Yeah. So, our founding story at Harry’s happened in late 2011. My co-founder Andy, who had been a good friend of mine for a while, G chatted with me one day. Sometimes we say he called me, but the truth is he G chatted me and he got in touch with me. And he essentially said like, “Jeff, I had a pretty bad experience with Drugstore. I waited for 10 minutes for someone to unlock the razor case, I overpaid or razor blades and shaving cream. Looking at my package, there’s like a picture of a blade flying over the moon. This just doesn’t feel like a great purchase experience for me. Could you take what you learn building Warby Parker,” and I’d done that sort of prior, “And apply it to men shaving, and personal care more broadly?” And I sort of… I remember sitting back in my chair and thinking like, wow, Andy’s right. It’s not a great experience buying razors and blades, these big brands, like Gillette can take advantage of us as customers. There’s got to be a huge difference between what it costs to make these products, and what they charge for them.

Jeff Raider:

And the brands are telling me I’ve got to be the best. I just kind of want to be me. And I feel like we could do it better. And if we could do it better for ourselves, then I wonder if we could do better for lots of other guys out there. And then we went down this whole path of trying to figure out if we could actually make that happen. So, I think first we tried to validate that like other guys felt the way we did. We weren’t just kind of two of the only people in the world had felt that way. And it turned out that we had lots of guys did, that I think lots of people wanted really, really awesome products, design that they believed, in a brand that shared their values, that did good for them in the community that they could access where wherever and however they wanted starting online, and that delivered their products at a fair price.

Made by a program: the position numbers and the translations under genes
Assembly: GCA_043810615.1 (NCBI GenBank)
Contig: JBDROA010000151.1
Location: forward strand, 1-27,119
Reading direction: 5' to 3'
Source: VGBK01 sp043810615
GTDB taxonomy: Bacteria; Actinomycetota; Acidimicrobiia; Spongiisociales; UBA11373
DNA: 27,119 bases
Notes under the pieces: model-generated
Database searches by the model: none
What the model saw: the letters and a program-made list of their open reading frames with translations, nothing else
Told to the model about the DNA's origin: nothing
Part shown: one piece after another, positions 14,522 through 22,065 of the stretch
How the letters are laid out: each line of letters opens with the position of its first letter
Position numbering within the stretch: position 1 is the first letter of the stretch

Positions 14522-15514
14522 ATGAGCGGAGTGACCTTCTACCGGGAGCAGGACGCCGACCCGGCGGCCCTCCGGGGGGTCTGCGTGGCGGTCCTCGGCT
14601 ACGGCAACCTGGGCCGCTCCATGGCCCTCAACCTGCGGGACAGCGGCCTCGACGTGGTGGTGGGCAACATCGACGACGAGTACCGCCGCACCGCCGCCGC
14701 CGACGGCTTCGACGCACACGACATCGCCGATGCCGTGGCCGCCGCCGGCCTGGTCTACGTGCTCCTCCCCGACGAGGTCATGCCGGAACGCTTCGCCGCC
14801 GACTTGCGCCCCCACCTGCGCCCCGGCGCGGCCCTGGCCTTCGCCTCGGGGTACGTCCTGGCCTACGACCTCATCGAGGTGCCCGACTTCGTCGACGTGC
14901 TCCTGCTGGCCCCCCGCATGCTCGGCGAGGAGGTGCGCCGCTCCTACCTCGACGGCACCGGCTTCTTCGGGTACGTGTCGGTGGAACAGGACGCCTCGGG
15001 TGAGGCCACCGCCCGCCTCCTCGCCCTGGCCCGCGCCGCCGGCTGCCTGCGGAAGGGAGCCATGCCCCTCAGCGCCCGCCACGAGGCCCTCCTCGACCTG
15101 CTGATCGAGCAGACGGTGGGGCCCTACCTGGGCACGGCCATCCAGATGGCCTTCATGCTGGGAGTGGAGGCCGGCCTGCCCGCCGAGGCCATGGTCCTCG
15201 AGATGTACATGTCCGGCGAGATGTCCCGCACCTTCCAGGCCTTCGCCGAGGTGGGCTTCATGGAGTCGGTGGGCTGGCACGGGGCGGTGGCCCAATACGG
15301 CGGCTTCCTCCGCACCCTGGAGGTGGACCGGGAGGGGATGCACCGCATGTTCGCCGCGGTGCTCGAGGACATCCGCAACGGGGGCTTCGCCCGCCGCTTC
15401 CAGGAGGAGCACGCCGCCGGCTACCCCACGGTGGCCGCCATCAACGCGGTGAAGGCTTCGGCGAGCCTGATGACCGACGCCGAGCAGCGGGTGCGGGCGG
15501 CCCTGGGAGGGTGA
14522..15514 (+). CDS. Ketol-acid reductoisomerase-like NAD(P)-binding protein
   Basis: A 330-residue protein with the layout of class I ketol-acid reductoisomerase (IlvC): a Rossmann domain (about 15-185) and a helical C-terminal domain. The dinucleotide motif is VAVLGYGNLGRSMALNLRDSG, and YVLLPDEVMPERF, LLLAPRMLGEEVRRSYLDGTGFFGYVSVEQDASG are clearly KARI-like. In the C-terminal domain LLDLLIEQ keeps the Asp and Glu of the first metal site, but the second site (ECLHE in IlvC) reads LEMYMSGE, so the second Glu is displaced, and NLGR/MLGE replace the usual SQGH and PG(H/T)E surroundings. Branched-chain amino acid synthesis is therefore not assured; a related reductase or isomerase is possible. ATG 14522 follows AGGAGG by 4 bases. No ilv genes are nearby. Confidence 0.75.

Jeff Raider:

And so, I think that was the first thing. And then we had to figure out how to make really good products. And I learned this really on at Warby Parker, and certainly translated to Harry’s, great products matter so much. We take so much pride in every single thing that we make. And with razors and blades in particular, a razor blade’s like a knife that you take to your face every day. It’s got to work well and be good. And you can’t just make one good razor blade. You have to put five blades in a cartridge and all those have to work together in a thoughtful way. And then you have to make sure that every one of those shaves performs in the way that it should, which means that you need sort of complete precision across millions, and millions, and millions, and millions, of very small metal pieces, these blades.